Vacations develop a rhythm of their own choosing; much different than the everyday rhythms we're accustomed to. The sooner you discover that rhythm and begin to step in time to it, the sooner you’re able to let yourself go wherever the music wants to take you.
The worst thing you can do is to try and set the beat yourself...especially if you’re spending the week with other folks, whether their family or friends, or in the best case, family who are also friends.
As it turned out, the latter situation happily applied to this particular family excursion, a first for both Z and me.
Z hadn’t spent an appreciable amount of time with her slightly older brother, T, (what can I tell you, it was a monosyllabic household) since they both used to jet set around the Adirondacks with their folks back in the 60’s and early 70’s. As I’ve mentioned before, Z comes from a large Irish Catholic family of 3 boys and 3 girls, because Irish Catholics don’t like to share a pew at Sunday Mass. In this group, however, there’s quite a spread in ages—about 16 years from the youngest, which is Z, to her oldest brother, who we know only through post cards.
I always tell Z that her parents kept having kids until they were satisfied they got it right and stopped at her. I do this mostly because Z makes me dinner, and I don’t want to screw that up…and, of course, it’s also true….
Can’t be too careful.
I’m not saying that they didn’t have their moments—I’m not getting into the whole shoe/potty debacle—but for the most part, as I understand it, as it’s been told to me through the years…they got along okay; better than most…the shoe thing aside.
So, since Z moved out of the house, when she married me, some 33 years ago, her contact with T has been limited to mostly kid events, family gatherings and holidays.
Nonetheless, we all thought it would work out since the whole group liked the beach and most importantly alcoholic beverages…lots and lots of alcoholic beverages.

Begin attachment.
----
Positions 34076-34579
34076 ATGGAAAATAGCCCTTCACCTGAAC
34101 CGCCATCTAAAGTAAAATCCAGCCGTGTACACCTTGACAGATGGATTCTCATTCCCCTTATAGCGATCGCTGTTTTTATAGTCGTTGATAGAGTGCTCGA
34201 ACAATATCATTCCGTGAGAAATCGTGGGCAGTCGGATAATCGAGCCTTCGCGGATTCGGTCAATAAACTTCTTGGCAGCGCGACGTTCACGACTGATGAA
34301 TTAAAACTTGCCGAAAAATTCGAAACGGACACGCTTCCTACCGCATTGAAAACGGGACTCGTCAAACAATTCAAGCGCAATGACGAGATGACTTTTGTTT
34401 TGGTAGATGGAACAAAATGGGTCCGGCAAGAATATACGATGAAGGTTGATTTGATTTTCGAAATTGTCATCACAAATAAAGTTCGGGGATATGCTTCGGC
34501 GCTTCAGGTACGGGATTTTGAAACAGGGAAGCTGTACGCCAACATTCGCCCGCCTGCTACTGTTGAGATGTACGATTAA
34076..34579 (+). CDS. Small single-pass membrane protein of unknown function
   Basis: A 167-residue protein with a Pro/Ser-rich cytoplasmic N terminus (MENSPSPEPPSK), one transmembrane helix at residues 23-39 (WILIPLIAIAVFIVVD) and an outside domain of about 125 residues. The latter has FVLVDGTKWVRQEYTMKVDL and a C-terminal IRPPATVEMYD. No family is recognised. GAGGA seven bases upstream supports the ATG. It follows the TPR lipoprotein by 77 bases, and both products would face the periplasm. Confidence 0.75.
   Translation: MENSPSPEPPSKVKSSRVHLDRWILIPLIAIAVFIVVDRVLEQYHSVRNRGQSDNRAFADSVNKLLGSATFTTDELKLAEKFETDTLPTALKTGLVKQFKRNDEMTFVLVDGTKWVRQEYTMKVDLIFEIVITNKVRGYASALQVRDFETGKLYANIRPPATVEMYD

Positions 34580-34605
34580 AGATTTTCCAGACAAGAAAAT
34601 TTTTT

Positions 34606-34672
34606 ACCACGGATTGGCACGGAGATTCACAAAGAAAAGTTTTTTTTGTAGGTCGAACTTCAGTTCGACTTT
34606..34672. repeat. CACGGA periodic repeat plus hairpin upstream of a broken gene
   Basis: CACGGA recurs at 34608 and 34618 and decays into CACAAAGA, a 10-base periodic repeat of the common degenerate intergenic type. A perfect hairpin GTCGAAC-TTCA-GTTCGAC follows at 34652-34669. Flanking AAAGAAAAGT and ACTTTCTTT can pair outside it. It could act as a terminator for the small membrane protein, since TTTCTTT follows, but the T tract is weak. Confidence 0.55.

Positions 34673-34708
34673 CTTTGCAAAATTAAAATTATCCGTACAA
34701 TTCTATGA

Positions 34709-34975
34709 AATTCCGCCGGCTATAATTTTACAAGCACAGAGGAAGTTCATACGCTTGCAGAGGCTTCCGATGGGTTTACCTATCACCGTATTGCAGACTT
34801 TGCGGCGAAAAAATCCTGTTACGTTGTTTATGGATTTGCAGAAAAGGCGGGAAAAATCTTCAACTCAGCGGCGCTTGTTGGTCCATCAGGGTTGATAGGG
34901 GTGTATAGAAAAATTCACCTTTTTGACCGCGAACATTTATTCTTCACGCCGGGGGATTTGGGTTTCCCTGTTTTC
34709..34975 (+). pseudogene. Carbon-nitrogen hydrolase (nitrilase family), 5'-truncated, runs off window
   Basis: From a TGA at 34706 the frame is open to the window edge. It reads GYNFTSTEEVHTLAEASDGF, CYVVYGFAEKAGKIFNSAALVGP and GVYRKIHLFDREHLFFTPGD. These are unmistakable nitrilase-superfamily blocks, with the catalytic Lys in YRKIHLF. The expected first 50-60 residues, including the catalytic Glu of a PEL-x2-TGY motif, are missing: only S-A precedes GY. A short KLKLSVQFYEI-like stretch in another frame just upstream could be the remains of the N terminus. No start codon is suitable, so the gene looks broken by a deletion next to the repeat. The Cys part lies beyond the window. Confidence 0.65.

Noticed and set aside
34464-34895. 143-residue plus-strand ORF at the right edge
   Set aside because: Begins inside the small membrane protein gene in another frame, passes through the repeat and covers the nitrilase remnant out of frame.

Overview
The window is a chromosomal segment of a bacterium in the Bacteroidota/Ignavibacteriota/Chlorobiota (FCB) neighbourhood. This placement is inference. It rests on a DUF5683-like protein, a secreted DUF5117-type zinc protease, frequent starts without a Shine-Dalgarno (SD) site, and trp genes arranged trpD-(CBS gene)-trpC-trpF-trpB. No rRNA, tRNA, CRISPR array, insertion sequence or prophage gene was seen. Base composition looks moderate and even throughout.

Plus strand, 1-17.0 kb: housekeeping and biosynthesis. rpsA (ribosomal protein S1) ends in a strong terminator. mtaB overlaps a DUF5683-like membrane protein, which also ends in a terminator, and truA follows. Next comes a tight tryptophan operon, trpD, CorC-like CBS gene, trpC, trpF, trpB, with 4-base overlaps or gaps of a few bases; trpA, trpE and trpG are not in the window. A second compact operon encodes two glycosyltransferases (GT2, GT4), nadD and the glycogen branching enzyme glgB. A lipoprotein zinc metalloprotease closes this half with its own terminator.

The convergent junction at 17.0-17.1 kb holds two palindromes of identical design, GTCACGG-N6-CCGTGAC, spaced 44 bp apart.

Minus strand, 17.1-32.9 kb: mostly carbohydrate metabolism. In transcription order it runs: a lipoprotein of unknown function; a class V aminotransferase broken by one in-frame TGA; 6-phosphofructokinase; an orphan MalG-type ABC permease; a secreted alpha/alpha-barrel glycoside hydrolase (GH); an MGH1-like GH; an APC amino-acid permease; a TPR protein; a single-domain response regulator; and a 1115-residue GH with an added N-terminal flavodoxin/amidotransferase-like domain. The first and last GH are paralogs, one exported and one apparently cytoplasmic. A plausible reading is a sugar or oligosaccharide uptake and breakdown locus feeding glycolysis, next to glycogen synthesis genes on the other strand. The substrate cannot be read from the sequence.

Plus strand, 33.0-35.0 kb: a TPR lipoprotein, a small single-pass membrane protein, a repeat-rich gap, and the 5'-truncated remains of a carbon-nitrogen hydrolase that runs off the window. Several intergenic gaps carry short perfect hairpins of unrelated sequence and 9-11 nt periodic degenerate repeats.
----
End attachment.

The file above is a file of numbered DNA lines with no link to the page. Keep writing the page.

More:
Also on the trip was T’s wife, Jody, my partner from the in-law T-shirt and apparel business we started back in the 90’s for the benefit of all the other relations that married into the family called:
“We Share No DNA!”
It’s actually very profitable….
But you know kids…go figure.
Then…last but not least…there’s always curious Emily, 20 going on 35, who never met a day or a camera she didn’t like…seemingly since she was born.
She’s also the group’s fashion coordinator, music programmer, game advisor and, in general, the Queen of most every situation she’s a part of, which sometimes involves getting lost on a Metro North Train.
Emily has always greeted me with a big hug and a smile ever since I can remember and has never failed to make me feel as if she’s genuinely glad to see me…especially if I’m bringing her bail money.
Okay…I’m kidding…I’ve never brought her bail money…I always use my credit card.
So much so that when she showed up on the beach in a teensy weensy bikini we had to cover her up to keep all the bees and college boys at bay, along with all the other beach detritus that frequents the Jersey Shore.
Next time, I’ll have more details about what exiting events actually transpired throughout the week, but like I said last year, the most exciting thing that can happen on vacation is that nothing exciting happens on vacation...at least in my book.
But, basically, that’s all the players in this year’s surf side sonata, and I’m happy to say that we all found the rhythm pretty quickly, pretty easily.
We also found we shared a lot of common ground other than a Thanksgiving Turkey every November and lasagna every December.
Plus the strawberry daiquiris helped…and the ice cream….and the calamari… and the crab…and the beer….and the wine…and the gin….
Did I mention the strawberry daiquiris…?
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